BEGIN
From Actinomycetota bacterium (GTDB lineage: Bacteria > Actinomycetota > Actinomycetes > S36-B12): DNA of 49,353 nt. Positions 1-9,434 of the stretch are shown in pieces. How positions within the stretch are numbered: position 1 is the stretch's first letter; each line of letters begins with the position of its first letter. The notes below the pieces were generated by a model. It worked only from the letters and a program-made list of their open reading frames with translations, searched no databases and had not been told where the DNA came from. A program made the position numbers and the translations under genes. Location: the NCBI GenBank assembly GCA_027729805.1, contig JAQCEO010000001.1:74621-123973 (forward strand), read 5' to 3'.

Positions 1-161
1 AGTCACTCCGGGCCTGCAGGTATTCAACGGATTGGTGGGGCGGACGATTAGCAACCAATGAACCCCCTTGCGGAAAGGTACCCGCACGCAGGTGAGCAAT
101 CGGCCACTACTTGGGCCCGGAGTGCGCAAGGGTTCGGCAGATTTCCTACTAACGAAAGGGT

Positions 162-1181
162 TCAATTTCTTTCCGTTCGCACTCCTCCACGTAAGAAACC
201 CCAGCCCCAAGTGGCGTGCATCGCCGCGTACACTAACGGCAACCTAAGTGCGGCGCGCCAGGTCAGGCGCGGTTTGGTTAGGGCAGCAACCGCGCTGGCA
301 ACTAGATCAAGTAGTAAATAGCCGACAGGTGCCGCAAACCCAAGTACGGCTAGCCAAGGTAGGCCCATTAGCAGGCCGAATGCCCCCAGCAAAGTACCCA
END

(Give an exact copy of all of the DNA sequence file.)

From Actinomycetota bacterium (GTDB lineage: Bacteria > Actinomycetota > Actinomycetes > S36-B12): DNA of 49,353 nt. Positions 1-9,434 of the stretch are shown in pieces. How positions within the stretch are numbered: position 1 is the stretch's first letter; each line of letters begins with the position of its first letter. The notes below the pieces were generated by a model. It worked only from the letters and a program-made list of their open reading frames with translations, searched no databases and had not been told where the DNA came from. A program made the position numbers and the translations under genes. Location: the NCBI GenBank assembly GCA_027729805.1, contig JAQCEO010000001.1:74621-123973 (forward strand), read 5' to 3'.

Positions 1-161
1 AGTCACTCCGGGCCTGCAGGTATTCAACGGATTGGTGGGGCGGACGATTAGCAACCAATGAACCCCCTTGCGGAAAGGTACCCGCACGCAGGTGAGCAAT
101 CGGCCACTACTTGGGCCCGGAGTGCGCAAGGGTTCGGCAGATTTCCTACTAACGAAAGGGT

Positions 162-1181
162 TCAATTTCTTTCCGTTCGCACTCCTCCACGTAAGAAACC
201 CCAGCCCCAAGTGGCGTGCATCGCCGCGTACACTAACGGCAACCTAAGTGCGGCGCGCCAGGTCAGGCGCGGTTTGGTTAGGGCAGCAACCGCGCTGGCA
301 ACTAGATCAAGTAGTAAATAGCCGACAGGTGCCGCAAACCCAAGTACGGCTAGCCAAGGTAGGCCCATTAGCAGGCCGAATGCCCCCAGCAAAGTACCCA